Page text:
The Painted Churches of Texas

St. Mary's Church of the Assumption
A group of 19th century country churches between Houston and San Antonio have -- somehow -- managed to survive into the 21st century, and they are now --collectively -- one of the most popular tourist attractions in the whole state. They're known as "The Painted Churches of Texas", and they survived because descendants of those who built them are determined to keep them alive. Houston Public Radio's Jim Bell reports.

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The "Painted Churches" are Catholic and Lutheran churches built by east European immigrants who settled in the Brazos and Colorado river valleys of central Texas in the middle and late 19th century. From the outside, they're just ordinary looking country churches, with white frame or stone siding and tall steeples. Inside is another story. All around the hand carved altars and statuary, nearly every surface is covered with bright paintings. Murals cover the walls, vaulted ceilings, wooden columns, and baseboards. Inscriptions are written in the mother tongues of those who built them, and their story is the story of people striving to survive and succeed in a new country and preserve the values and culture of their homelands.

They poured into Texas by the thousands, and founded communities and towns with names like High Hill, Dubina, Praha, Moravia, Shiner, Ammansville, and Fredricksburg, just to name a few. Many of their descendants live there today, including Fayette County Judge Ed Janecka, who was born and raised in Dubina, just off the Interstate near Schulenburg.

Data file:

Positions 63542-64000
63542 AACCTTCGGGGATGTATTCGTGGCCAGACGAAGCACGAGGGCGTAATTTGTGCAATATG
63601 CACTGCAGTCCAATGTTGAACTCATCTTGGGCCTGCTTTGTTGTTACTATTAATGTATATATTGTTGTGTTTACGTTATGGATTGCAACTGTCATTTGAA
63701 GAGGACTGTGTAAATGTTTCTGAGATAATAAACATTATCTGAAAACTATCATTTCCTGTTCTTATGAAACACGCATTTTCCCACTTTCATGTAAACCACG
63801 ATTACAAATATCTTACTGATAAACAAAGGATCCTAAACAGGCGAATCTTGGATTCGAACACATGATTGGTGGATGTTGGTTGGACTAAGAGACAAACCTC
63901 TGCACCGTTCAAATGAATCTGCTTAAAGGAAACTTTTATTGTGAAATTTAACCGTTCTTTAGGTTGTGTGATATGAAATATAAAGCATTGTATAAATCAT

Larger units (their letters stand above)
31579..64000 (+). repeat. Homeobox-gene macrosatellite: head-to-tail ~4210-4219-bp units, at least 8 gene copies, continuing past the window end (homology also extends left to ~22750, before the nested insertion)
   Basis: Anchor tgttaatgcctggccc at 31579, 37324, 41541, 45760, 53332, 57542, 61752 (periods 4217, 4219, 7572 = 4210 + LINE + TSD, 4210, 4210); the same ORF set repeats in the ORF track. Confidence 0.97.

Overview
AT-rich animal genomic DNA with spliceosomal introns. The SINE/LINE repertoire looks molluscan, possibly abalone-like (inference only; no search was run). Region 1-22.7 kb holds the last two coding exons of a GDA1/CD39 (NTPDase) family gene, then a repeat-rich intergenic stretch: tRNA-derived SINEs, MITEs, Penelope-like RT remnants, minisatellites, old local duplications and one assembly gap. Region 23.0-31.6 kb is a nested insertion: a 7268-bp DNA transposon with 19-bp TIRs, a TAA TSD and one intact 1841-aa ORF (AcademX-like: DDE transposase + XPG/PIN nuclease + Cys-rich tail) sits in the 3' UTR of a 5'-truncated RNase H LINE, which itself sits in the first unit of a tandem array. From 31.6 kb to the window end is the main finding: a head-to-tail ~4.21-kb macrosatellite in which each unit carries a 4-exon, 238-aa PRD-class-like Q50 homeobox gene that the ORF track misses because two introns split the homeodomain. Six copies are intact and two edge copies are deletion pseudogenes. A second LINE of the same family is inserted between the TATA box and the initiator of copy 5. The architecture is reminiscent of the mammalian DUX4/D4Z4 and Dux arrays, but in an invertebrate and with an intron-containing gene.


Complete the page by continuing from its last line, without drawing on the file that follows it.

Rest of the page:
"There are over a million people of Czech descent in the state of Texas. It is the third most popular language still spoken in Texas today, it's English, Spanish and then Czech. We have tried very hard to keep our traditions going. Although I'm a fifth generation Texan, we still speak a little Czech every now and then."

Janecka says his immigrant forebears were devout Catholics who wanted their churches to look just like those they left behind in Europe.

"This was their heritage, this is what they had in the old country, and this was a little taste of the old country. The same reason that they named the towns like Moravia and Praha and Dubina and places like that. I mean they picked this part of Fayette County because it reminded them a great deal of their homeland in Moravia."

The Painted Churches haven't always looked as beautiful as they appear today. It's taken a lot of restoration and the maintenance is never-ending. Janecka says for reasons now forgotten, someone painted over the brilliantly painted interior of Saints Cyril and Methodius church at Dubina, and in the 1980s he personally helped to remove that paint and restore the interior.